A lot of people won’t necessarily get everything right, but it is a situation where the effort is more meaningful than the results.

The effort of processing the emotions and working together toward a resolution helps to build stronger bonds.

7 Ways to Give An Apology & 4 Ways to Accept One

When I was seven and preparing for my First Communion, we were expected to go to Confession first. Back in the sixties that was a scary prospect, involving a dark booth, hell’s fire and spilling your guts to a shadow behind a screen. The only thing my seven-year-old self could come up with to confess was the time I stole a fancy little brush from Joyce Weber, my friend from down the street. I coveted that pink and blue plastic brush. My mom had already marched me over to Joyce’s house to hand the brush back and apologize. What more penance could there possibly be?

Seven ways to apologize:

  1. Don’t get defensive and be all, “I don’t have anything to apologize for!” Think about it.
  2. On your knees, groveling. Usually reserved for extreme transgressions like an affair. In that case, expect to grovel a long time but not forever.
  3. From the heart. When my son was three years old and banged his little sister on the head with Buzz Lightyear, my mother witnessed his apology. “That’s not a sincere apology,” she said. “He should mean it.” Well, he was three. “Form first,” I said. “We’ll work on sincerity later.” By the time he was five or so I figured he should be able to understand the concept of meaning it.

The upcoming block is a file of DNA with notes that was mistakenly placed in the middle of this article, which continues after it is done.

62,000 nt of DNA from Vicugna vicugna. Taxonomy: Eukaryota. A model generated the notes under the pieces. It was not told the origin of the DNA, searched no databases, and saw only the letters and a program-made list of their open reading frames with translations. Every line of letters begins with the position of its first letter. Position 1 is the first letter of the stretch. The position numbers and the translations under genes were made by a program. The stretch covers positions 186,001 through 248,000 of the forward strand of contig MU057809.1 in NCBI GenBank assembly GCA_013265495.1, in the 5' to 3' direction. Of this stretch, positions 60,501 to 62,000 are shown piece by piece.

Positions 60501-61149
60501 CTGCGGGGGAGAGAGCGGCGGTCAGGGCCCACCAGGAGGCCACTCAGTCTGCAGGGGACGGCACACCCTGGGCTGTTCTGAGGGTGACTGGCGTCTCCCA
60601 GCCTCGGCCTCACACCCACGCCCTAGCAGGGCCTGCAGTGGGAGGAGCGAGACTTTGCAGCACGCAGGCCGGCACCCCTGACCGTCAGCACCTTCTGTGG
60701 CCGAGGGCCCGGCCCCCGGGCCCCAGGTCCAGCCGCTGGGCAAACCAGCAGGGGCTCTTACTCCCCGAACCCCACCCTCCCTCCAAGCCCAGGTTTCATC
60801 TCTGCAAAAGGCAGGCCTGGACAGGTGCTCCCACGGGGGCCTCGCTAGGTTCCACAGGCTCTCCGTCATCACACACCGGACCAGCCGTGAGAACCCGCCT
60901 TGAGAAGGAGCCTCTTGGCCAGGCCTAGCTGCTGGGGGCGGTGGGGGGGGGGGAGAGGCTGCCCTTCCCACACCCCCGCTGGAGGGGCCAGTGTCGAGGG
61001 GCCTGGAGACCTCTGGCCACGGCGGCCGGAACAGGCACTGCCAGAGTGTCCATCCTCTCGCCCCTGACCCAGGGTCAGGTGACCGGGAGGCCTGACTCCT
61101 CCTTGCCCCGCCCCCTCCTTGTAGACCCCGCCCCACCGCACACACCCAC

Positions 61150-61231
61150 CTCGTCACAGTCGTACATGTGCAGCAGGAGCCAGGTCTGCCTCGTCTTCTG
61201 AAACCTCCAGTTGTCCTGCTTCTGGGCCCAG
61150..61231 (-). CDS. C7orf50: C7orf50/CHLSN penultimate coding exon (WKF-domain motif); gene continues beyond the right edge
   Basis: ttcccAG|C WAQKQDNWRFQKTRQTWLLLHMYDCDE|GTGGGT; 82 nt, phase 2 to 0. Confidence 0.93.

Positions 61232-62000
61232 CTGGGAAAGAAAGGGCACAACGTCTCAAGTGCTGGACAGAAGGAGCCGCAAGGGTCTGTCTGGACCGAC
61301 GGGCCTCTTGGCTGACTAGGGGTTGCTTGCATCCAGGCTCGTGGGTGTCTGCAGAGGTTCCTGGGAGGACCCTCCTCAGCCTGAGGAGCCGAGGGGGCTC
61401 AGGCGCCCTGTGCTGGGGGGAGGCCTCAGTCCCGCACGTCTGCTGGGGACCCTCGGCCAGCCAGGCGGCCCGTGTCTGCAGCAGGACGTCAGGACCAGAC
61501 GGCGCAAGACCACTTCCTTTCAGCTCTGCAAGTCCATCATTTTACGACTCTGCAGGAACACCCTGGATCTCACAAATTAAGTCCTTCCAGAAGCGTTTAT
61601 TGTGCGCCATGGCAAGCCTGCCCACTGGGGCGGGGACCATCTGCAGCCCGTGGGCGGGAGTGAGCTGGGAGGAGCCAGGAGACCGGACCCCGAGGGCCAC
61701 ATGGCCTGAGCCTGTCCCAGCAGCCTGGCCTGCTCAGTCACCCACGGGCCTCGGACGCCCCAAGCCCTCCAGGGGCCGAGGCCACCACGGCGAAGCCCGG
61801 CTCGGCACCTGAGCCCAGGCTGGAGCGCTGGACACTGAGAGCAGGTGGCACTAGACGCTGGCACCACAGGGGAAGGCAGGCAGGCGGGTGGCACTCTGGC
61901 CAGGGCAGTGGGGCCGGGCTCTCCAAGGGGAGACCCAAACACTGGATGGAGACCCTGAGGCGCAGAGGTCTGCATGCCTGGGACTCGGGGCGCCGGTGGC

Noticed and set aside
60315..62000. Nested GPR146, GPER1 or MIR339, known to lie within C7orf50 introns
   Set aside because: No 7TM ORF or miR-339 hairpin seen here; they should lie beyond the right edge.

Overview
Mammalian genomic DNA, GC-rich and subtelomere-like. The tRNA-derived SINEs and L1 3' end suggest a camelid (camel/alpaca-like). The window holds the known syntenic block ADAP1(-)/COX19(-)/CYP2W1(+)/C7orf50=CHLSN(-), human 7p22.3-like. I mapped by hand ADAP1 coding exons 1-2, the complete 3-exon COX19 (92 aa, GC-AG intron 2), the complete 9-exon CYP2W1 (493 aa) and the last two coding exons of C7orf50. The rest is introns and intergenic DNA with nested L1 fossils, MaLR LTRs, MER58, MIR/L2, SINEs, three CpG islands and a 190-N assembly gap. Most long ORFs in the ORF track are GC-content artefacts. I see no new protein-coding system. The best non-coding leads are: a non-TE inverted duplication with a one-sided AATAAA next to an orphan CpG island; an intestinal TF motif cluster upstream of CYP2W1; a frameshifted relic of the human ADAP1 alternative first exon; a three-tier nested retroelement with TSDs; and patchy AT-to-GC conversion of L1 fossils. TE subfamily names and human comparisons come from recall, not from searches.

4. With candy and flowers. Only to open the door or after the apology has been accepted, as a thank you. Do not expect treats to substitute for sincerity. No, not even a tennis bracelet.
  5. Face to face is best. And hardest. As my friend Steve said on Twitter, “Apologizing sucks.” There’s no way around it. A phone call comes in second. Email or direct message could work, as long as it’s guaranteed private. A handwritten letter is better, in my opinion. The writing needs to be carefully thought out when the advantage of voice and body language is absent. Texting an apology? You’ve got me there. Maybe for a 14-year-old? I don’t know, it may be a generational thing. I wouldn’t recommend it.
  6. Stick to the issue at hand. Don’t apologize for all the sins of the past. That can smack of insincerity. (If all the sins of the past is the issue, one apology won’t cover it. You probably need a mediator, like a pastor or a therapist.)
  7. Say you’re sorry once, genuinely said, with all the sincerity you can muster. Then let it go. Like a message in a bottle, send it off, be patient and hope it lands in receptive hands.

Receiving an apology isn’t easy either.

My mother wouldn’t allow me to apologize to her. Yes, my mother had a double standard regarding apologies. She was a complicated woman. She was of the ‘love is never having to say you’re sorry’ school, but only when it came to hurting her feelings, not those of others. Excuse me, but I always thought that was so much doggy doodoo. If you can’t say you’re sorry to those you love, who could you say it to? What was I missing here? It was crazy-making.

As the one usually doing the apologizing, this is what I appreciate from the person I’ve hurt:

  1. Be direct with me. Please. There is nothing in this world worse than a cold shoulder, or finding out from someone else. “You should know what you did!” is a hopeless statement. I know I have a bugaboo about this because that’s what my mom would say. I could never get mad at her for fear of her cold shoulder. For that reason I really appreciate directness. Tell me you are mad and why. Give me a clue and the opportunity to make amends. It hurts on both sides, but it’s an acute pain from which healing can begin.
  2. Don’t drag it out. The opposite of being direct could be stewing silently or nagging endlessly. If an apology is justified, wait for it.